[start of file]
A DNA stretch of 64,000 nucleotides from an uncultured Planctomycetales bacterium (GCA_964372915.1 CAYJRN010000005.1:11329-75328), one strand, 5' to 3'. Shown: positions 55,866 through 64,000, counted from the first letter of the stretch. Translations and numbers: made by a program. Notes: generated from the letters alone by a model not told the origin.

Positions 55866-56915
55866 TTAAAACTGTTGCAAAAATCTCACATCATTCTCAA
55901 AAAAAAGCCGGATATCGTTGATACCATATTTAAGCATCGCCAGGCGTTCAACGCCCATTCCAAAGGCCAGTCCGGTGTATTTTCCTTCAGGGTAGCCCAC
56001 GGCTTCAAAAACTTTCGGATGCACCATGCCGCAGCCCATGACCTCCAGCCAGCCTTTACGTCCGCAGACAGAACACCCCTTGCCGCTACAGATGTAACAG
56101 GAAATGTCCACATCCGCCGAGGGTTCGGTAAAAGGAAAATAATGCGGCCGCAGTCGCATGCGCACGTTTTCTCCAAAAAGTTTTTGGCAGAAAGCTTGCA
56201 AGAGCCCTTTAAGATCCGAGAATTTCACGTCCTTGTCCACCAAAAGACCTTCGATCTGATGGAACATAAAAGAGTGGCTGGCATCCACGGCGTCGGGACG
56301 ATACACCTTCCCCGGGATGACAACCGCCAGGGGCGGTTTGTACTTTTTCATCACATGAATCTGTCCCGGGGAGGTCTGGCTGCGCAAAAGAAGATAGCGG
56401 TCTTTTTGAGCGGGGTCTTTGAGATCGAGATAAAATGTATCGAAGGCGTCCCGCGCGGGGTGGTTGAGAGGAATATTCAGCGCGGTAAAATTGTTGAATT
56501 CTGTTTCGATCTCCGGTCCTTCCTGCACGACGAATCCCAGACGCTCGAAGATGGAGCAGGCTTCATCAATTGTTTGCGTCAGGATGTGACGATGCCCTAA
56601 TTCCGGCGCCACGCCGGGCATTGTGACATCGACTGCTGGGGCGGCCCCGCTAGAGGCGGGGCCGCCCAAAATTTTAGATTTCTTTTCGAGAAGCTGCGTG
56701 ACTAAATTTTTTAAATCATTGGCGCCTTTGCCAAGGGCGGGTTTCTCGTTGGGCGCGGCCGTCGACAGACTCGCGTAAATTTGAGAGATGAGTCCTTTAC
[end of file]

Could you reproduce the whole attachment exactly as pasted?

A DNA stretch of 64,000 nucleotides from an uncultured Planctomycetales bacterium (GCA_964372915.1 CAYJRN010000005.1:11329-75328), one strand, 5' to 3'. Shown: positions 55,866 through 64,000, counted from the first letter of the stretch. Translations and numbers: made by a program. Notes: generated from the letters alone by a model not told the origin.

Positions 55866-56915
55866 TTAAAACTGTTGCAAAAATCTCACATCATTCTCAA
55901 AAAAAAGCCGGATATCGTTGATACCATATTTAAGCATCGCCAGGCGTTCAACGCCCATTCCAAAGGCCAGTCCGGTGTATTTTCCTTCAGGGTAGCCCAC
56001 GGCTTCAAAAACTTTCGGATGCACCATGCCGCAGCCCATGACCTCCAGCCAGCCTTTACGTCCGCAGACAGAACACCCCTTGCCGCTACAGATGTAACAG
56101 GAAATGTCCACATCCGCCGAGGGTTCGGTAAAAGGAAAATAATGCGGCCGCAGTCGCATGCGCACGTTTTCTCCAAAAAGTTTTTGGCAGAAAGCTTGCA
56201 AGAGCCCTTTAAGATCCGAGAATTTCACGTCCTTGTCCACCAAAAGACCTTCGATCTGATGGAACATAAAAGAGTGGCTGGCATCCACGGCGTCGGGACG
56301 ATACACCTTCCCCGGGATGACAACCGCCAGGGGCGGTTTGTACTTTTTCATCACATGAATCTGTCCCGGGGAGGTCTGGCTGCGCAAAAGAAGATAGCGG
56401 TCTTTTTGAGCGGGGTCTTTGAGATCGAGATAAAATGTATCGAAGGCGTCCCGCGCGGGGTGGTTGAGAGGAATATTCAGCGCGGTAAAATTGTTGAATT
56501 CTGTTTCGATCTCCGGTCCTTCCTGCACGACGAATCCCAGACGCTCGAAGATGGAGCAGGCTTCATCAATTGTTTGCGTCAGGATGTGACGATGCCCTAA
56601 TTCCGGCGCCACGCCGGGCATTGTGACATCGACTGCTGGGGCGGCCCCGCTAGAGGCGGGGCCGCCCAAAATTTTAGATTTCTTTTCGAGAAGCTGCGTG
56701 ACTAAATTTTTTAAATCATTGGCGCCTTTGCCAAGGGCGGGTTTCTCGTTGGGCGCGGCCGTCGACAGACTCGCGTAAATTTGAGAGATGAGTCCTTTAC